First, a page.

Dedicated CBC radio listener that I am, it was hard to hear through the why-everyone-in-Alberta-is-going-to-die narrative that launched the national morning news throughout last week. But thanks to my heritage, I have an ear for loose change.
In her fiscal update, federal Finance Minister Chrystia Freeland tossed a happy-hour special onto the bar of the nation’s ongoing pecuniary bender. Amid the assemblage of fiscal shooters Freeland was pouring, there was a $400 income tax credit for people working from home due to the pandemic.
At this stage, no detailed receipts are required, nor is verification from an employer necessary in order to qualify. So come on down folks, the taps are open. Belly up to the bar and chugalug a little bit more of your children’s and grandchildren’s futures.
In the history of profligacy it’s difficult to think of anything more misguided. (Yes, former Alberta premier Klein’s “Ralph Bucks” $400 rebate comes to mind but that was thoroughly egalitarian.) In this case, Freeland is displaying the economic acumen for which journalists are notorious, compensating people for circumstances that in the vast majority of cases significantly increased their disposable income.
No doubt there are some people negatively impacted by additional data charges from at-home internet use and increased utilities consumption. There might even be some who had to subscribe so their kids could do school work.
But as we’re all anecdotally aware, working from home has been a money-saver for pretty much everyone who has done so. Sure, you’ve occasionally been embarrassed when your cat jumped in front of the screen or in the case of many young parents when their four-year-olds marched back and forth behind them in Spider-Man gear.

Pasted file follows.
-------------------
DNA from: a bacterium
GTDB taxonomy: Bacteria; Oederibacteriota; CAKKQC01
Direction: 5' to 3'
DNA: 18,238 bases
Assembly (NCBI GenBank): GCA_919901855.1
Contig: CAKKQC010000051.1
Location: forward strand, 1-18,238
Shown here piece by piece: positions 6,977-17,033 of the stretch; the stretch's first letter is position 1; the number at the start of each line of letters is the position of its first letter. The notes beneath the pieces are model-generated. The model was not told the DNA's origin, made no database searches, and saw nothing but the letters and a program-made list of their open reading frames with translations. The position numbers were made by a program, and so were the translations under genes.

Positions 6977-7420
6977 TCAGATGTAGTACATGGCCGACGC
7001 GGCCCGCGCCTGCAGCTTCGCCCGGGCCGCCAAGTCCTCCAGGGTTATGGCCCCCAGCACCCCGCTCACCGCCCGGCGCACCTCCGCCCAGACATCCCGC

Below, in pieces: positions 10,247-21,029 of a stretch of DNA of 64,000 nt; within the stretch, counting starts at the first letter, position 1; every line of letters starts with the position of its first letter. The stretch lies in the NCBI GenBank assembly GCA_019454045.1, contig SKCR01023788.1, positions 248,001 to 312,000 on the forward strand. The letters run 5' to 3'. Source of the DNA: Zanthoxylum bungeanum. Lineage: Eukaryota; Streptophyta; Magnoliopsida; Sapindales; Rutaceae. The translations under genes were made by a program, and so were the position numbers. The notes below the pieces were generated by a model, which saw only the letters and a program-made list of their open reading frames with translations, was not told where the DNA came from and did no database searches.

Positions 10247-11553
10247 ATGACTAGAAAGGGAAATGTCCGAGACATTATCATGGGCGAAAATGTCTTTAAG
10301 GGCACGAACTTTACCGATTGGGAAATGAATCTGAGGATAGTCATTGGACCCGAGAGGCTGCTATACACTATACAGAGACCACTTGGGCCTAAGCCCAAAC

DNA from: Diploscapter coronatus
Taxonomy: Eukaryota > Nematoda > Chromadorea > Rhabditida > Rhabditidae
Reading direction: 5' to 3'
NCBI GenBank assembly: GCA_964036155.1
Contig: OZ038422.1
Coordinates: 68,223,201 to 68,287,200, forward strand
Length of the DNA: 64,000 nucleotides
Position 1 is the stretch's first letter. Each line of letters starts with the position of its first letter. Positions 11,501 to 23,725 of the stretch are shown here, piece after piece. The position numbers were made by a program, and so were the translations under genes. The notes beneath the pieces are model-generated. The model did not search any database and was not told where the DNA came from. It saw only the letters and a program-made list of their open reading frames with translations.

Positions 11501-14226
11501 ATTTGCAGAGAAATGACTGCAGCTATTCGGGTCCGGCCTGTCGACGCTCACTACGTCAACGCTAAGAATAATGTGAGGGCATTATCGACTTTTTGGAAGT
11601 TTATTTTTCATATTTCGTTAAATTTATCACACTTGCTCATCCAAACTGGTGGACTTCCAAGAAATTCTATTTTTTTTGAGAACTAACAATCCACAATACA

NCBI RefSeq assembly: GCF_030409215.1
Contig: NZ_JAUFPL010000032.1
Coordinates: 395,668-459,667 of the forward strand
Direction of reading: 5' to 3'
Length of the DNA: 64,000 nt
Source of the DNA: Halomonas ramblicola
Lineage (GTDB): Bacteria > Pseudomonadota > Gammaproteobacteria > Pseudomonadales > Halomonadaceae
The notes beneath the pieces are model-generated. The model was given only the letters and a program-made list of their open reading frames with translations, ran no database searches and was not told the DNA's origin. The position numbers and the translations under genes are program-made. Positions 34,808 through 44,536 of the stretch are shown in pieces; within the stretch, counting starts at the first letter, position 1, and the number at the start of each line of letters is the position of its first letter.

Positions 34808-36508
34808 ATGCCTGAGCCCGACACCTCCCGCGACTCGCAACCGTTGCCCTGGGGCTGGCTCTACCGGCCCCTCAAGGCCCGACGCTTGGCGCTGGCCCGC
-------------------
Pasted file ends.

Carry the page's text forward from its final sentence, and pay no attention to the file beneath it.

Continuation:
When it comes to disposable cash for the white-collar working-from-home class, COVID-19 has been a windfall.
Gas savings likely reach $40 to $50 a week for those living in large cities. Use the car less and there are other benefits in terms of maintenance and repair. Even unused public transit creates a cool $25 a week or so in cost reduction. Then there’s parking, dry-cleaning, the money not spent on new clothes (sorry, sweats and yoga pants don’t count) and the $10 to $20 a day that used to just fall out of your pocket for coffee, a muffin, lunch, etc.
I’ve even heard of folks who took advantage of the mortgage deferral program in order to invest in last spring’s broken stock market before cashing in on its recovery.
Oh, and don’t forget that weekend in Vegas and the trip to Mexico you didn’t take.
Indeed, when it comes to the middle- and upper-class at-home worker, Freeland may be compensating them (and don’t forget the higher the income, the greater the benefit) for the $4,000 to $8,000 they will have saved in a year of working from home.
Meanwhile, the guys who’ve been delivering SkipTheDishes to this domestic bourgeoisie, the 70-something lady who’s staffed the checkout aisle at my grocery store, truck drivers, miners, construction trades, long-term care and front-line health-care workers won’t qualify. Neither will police officers.
To their credit, grocery store operators such as Sobeys and Walmart are stepping up to reward their employees with bonuses for the work they’ve done and will continue to do as Canada lingers in COVID’s malignant embrace.
Those whose suffering has constituted the indignity of drinking bottled instead of draught beer can maybe feel a little better about that.
Don’t expect anyone to speak out about the exclusion of working men and women here. Yes, there are still a few old-school got-your-back NDPers like MP Charlie Angus out there (if I lived in Timmins, Ont., he’d likely get my vote). But that party has abandoned people with dirty hands for the more well-groomed public sector unions and seems to prefer the ‘woke’ to the working classes.
The Greens never did like oil workers and the Conservatives seem otherwise preoccupied.
So for those of you already set to max out the RSPs this year, bury cash in the garden or, hey, maybe even buy that Beemer you’ve always had your eye on, the path to the trough is clear. Just keep two metres apart.
Peter Menzies is a senior fellow at the Macdonald Laurier Institute, past CRTC vice-chair and a former newspaper publisher.